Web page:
ROCK icon Stevie Nicks is heading for Glasgow this summer.

As a member of Fleetwood Mac, the star has had a long association with the city, stretching all the way back to Green’s Playhouse in 1969.

The venue, which opened as a cinema, ballroom and tea rooms on Renfield Street in 1927, began to host music gigs in the 60s (it later became the much-lauded Apollo) and Fleetwood Mac played there as part of a Glasgow Students Charities Appeal do on October 16, 1969.

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Glasgow Times: Fleetwood Mac in Glasgow in 2009

The support acts were Eclection and The Sleaz Band, and ticket prices started at 10 shillings.

According to the website, which aims to list all the acts who performed there and at Green’s Playhouse, the band – featuring Christine Perfect, later McVie – was back on November 20, 1970, supported by Trees and Northwind.

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Glasgow Times: Fleetwood Mac ticket featuring Christine Perfect (later McVie)

On April 4, 1977, Fleetwood Mac played the Apollo as part of their famous Rumours tour, supported by UK rock band Charlie, which was led by Terry Thomas.

The band has returned to the city to play the SECC and the Hydro on several occasions since, including in 2003 and 2009.

Fleetwood Mac – almost as famous for their off-stage antics, romances and fall-outs as for their music – were formed in 1967. Their 1977 album Rumours is one of the biggest-selling albums of all time. The band also had huge hits with subsequent albums Tusk in 1979 and Tango In The Night in 1987.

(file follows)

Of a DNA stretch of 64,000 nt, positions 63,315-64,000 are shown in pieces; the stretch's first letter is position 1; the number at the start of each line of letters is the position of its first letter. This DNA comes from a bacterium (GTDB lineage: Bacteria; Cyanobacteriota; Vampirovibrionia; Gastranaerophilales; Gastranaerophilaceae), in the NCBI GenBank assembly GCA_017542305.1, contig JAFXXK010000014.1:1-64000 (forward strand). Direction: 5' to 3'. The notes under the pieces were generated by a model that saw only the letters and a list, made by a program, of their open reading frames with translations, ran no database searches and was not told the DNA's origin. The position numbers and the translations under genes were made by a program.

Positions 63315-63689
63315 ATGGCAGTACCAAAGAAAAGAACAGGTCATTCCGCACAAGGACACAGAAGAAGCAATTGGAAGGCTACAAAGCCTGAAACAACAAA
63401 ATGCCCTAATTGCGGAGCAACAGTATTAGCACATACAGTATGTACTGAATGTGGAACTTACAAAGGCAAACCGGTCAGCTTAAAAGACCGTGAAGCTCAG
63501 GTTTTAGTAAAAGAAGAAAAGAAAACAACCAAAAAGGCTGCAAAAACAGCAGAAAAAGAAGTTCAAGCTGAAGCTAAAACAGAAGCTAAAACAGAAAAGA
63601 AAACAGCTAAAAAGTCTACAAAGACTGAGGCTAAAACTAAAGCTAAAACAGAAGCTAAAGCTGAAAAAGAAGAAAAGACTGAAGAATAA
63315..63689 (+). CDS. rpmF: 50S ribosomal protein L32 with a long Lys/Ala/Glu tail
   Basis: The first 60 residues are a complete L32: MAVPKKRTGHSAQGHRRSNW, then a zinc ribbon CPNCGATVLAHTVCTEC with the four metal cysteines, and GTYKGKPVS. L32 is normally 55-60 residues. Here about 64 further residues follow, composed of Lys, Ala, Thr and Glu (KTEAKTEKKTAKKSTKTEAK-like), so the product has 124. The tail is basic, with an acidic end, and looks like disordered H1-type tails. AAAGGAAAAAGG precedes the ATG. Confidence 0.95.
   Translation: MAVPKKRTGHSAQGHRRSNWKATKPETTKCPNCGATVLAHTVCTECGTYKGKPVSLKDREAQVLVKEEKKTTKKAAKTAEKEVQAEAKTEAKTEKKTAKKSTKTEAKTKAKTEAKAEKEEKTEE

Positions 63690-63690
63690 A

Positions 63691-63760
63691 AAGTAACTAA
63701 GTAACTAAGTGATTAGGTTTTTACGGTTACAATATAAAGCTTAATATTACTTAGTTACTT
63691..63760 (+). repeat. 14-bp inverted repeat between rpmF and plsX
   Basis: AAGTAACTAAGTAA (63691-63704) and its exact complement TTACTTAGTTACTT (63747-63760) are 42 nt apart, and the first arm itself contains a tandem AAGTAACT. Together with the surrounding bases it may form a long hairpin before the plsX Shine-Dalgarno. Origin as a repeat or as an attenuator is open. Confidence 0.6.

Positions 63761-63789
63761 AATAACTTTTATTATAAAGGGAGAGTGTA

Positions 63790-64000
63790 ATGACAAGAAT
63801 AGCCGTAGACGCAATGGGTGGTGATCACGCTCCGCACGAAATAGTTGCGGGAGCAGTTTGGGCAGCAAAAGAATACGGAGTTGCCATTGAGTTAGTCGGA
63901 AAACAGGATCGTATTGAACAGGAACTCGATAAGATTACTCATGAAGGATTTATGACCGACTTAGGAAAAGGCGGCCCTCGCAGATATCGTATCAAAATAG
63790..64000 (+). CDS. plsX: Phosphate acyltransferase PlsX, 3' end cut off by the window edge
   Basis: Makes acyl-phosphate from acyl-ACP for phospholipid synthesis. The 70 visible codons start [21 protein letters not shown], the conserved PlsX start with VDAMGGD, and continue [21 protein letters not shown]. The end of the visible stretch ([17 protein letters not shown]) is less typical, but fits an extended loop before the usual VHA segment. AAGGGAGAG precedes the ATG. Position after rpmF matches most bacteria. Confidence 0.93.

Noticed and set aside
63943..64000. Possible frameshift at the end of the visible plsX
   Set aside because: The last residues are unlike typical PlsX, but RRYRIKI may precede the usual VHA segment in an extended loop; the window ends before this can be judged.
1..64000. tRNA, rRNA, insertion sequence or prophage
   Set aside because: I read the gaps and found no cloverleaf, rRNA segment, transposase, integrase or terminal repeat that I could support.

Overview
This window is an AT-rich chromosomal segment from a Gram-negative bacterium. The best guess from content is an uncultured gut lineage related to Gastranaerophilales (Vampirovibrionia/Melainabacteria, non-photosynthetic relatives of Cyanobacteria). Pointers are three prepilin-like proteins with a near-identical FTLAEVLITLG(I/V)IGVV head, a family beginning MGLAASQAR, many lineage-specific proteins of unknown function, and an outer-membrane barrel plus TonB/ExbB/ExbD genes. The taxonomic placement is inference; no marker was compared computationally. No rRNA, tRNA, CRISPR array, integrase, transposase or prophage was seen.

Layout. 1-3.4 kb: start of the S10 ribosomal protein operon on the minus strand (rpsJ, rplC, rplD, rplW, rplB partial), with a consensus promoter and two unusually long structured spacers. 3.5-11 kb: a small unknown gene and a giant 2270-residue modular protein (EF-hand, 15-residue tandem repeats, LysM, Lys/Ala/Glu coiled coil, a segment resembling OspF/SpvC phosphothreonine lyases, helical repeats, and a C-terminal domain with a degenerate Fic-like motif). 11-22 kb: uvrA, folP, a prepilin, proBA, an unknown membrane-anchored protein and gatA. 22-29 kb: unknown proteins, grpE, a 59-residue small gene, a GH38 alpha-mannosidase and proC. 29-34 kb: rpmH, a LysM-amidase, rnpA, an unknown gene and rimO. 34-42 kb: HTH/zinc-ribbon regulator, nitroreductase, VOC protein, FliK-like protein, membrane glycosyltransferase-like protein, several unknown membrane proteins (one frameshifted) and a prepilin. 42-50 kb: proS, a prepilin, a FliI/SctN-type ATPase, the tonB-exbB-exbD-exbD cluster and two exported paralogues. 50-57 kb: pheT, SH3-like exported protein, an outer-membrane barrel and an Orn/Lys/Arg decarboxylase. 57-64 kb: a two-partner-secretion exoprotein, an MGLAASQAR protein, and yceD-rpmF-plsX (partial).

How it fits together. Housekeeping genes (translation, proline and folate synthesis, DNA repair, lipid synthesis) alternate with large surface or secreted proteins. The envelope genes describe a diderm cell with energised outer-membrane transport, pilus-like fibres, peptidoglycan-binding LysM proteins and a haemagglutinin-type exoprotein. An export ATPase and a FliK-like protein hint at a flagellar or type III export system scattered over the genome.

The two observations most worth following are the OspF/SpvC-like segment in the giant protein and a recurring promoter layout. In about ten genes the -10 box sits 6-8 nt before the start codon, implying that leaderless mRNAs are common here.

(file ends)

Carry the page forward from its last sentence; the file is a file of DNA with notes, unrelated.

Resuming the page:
The original members were Mick Fleetwood, John McVie, Peter Green and Jeremy Spencer. After Green left, Christine McVie (John’s wife) joined the band, along with Stevie Nicks and Lindsey Buckingham.

Glasgow Times: Fleetwood Mac

Both couples (the McVies and Nicks and Buckingham) subsequently broke up and in the 80s, the band members pursued solo careers.

Further line-up changes followed, but Fleetwood, John McVie, Christine McVie, Buckingham and Nicks reunited to perform at the inauguration of US President Bill Clinton in 1993 (Clinton had used Don’t Stop from Rumours as his campaign theme song).

The band, minus Christine, released Say You Will in 2003 and it was not until a decade later that she rejoined and Fleetwood Mac embarked on their first major tour since 2009.

In October 2013, Stevie Nicks talked to our sister title The Herald ahead of their first gig in the city for four years. The singer had had a tough year, following the death of her mother and a bout of pneumonia, but she was positive about the band’s future.

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“I told the press last year that 2013 was going to be the year of Fleetwood Mac,” she said. “And I was just hoping with all my heart that this big statement was gonna come true.”

Stevie also revealed she and fellow band member Christine McVie (who died in November 2022, aged 79) were “fighting for the feminist movement.”

She added: “I knew from the beginning, when Lindsey and I joined Fleetwood Mac, that Christine and I had to really stand our ground. And we had to be a force of nature.

“Or we would be considered second-class rock stars. And between the two of us that was never gonna happen. We made a pinky swear pact, ‘we will never, ever walk into a room that's full of rock stars… and not be treated as if we're not as good as them. Because we are as good as them.'

“And that never did happen."